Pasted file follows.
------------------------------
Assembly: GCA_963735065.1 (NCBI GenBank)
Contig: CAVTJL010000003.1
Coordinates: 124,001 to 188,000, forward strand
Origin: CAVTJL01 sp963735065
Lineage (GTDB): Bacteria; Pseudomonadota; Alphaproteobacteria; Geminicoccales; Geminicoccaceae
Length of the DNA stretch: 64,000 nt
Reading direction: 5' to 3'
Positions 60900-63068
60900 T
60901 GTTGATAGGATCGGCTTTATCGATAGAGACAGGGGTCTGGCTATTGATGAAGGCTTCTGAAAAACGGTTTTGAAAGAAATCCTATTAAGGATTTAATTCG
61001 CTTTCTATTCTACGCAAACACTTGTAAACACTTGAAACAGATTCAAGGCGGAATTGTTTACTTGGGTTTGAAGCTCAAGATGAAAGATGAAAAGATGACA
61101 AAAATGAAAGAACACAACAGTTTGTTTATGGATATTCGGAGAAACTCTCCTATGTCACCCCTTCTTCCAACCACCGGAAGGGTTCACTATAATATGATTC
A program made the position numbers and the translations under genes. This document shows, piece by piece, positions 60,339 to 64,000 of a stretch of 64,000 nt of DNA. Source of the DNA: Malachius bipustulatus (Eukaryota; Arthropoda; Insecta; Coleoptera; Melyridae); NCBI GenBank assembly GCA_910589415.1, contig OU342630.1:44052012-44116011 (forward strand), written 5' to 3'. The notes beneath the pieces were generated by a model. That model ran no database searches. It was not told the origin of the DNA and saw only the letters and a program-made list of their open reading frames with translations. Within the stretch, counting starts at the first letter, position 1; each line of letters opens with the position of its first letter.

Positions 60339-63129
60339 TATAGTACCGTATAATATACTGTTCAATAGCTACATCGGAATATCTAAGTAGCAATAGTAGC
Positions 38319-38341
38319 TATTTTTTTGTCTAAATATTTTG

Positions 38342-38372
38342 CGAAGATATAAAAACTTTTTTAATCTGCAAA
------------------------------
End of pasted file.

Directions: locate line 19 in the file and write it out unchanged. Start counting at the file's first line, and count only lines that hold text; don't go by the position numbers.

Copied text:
38342 CGAAGATATAAAAACTTTTTTAATCTGCAAA